Another post I put on FightTicker.com today - I found this article on Yahoo: Sports -a sort of profile of Chuck Liddell after his devastating KO loss to Rashad Evans.
As you'll see after the jump, I don't think Liddell should be written out of the picture just yet.
Former UFC light heavyweight champion Chuck Liddell is fighting a battle of meaning in the public eye: can one punch change everything?
Liddell, 38, built his reputation giving and taking punches. From 2004 to 2006, he cleaned out the sport’s marquee division, collecting wins against stars like Randy Couture and Tito Ortiz, who, like him, built the foundation for the UFC’s explosion in popularity.
But a new guard has encroached upon Liddell’s legacy, and chinks have begun to appear in his armor. Spearheaded by the minds at Jackson’s Submission Academy in Albuquerque, N.M., Liddell has lost to three out of his last four opponents, and his light heavyweight title to Quinton Jackson at UFC 71.
A spectacular knockout loss to Rashad Evans at UFC 88 brought the subject of retirement into sharp focus. After the fight, Liddell said he’d decide in the gym, not in the pressroom, whether to hang up his four-ounce gloves.
I think the most relevant thing Liddell had to say was this:
“I have one fight I get caught, and all of a sudden my striking is no good?” Liddell poses. “That’s kind of how you guys feel in the sport. You media guys, (if) you lose a fight – nobody was saying that when I beat Wanderlei (Silva). Nobody was talking about how my striking was overrated. Now eight months later, I lose a fight, and my striking is no good.”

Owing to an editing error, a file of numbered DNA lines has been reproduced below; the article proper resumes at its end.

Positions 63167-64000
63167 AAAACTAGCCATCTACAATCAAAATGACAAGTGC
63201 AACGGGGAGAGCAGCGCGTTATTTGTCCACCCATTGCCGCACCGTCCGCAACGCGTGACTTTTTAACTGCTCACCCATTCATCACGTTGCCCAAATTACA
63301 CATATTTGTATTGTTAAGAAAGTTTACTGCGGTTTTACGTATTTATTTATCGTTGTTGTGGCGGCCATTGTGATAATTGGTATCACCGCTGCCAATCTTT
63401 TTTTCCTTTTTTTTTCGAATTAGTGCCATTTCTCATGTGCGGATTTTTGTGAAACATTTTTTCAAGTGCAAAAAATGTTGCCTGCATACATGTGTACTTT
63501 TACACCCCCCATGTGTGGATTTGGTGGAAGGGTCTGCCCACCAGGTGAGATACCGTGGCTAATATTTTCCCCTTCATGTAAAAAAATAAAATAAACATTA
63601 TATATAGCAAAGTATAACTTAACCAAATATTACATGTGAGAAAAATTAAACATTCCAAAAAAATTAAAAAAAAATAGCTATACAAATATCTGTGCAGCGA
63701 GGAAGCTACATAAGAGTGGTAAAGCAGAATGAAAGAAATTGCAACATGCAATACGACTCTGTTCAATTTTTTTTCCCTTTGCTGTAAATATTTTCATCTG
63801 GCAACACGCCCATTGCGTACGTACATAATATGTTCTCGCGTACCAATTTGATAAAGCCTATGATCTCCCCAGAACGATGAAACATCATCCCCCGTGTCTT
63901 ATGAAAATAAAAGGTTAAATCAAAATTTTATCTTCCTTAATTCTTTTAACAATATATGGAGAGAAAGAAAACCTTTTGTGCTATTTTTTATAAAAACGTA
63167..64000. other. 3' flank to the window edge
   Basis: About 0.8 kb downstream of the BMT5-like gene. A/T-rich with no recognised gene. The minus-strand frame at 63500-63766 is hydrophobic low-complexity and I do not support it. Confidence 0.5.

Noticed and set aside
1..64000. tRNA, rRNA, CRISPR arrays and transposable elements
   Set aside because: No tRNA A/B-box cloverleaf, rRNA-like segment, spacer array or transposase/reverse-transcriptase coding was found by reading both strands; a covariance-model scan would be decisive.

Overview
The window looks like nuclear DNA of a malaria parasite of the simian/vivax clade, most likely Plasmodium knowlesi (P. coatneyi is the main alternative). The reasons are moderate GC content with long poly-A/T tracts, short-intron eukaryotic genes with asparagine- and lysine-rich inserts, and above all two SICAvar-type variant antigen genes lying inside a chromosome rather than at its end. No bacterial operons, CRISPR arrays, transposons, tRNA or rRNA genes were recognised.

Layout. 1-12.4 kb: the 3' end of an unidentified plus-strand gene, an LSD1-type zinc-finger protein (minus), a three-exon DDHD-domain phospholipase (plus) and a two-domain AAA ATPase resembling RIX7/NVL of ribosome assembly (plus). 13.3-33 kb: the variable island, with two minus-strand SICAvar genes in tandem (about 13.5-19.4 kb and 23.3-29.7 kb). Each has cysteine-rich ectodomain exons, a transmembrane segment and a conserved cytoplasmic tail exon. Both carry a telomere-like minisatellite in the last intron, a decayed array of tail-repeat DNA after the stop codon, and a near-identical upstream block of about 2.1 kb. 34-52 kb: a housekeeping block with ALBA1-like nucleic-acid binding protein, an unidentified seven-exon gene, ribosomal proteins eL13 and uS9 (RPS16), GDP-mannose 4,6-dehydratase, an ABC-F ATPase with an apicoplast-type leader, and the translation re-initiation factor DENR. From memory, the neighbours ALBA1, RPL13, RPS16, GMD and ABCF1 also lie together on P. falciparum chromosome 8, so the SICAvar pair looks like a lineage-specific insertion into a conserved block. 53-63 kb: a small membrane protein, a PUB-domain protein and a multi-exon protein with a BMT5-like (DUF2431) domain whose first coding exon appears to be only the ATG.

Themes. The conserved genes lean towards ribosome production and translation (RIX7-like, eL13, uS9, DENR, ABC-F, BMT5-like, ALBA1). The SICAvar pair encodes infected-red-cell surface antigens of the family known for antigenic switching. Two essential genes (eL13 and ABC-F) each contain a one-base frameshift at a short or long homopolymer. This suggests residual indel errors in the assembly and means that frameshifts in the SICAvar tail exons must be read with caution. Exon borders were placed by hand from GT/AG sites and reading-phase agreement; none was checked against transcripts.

I think this is very true. Yes, Liddell's style can be predictable, and he obviously suffered from this deficit in the Rashad fight - however, I think he's right - nobody was talking like this when he beat Silva.
A fight against another Silva - Anderson - could definitely show people if he's been working on his overall game. He's got decent kickboxing, and he can definitely wrestle, he's just been relying too much on his bread and butter - the counter punching and power punching.
I think Liddell is still relevant in the title picture, but his next fight could certainly determine how relevant, and a win over Silva would definitely send his stock back up. Silva has never fought a guy like Liddell, and Liddell has never fought a guy like Silva. Ultimately I think Silva would come out on top, but I think Liddell has the potential to take Silva to the third round, and legitimately, unlike Cote.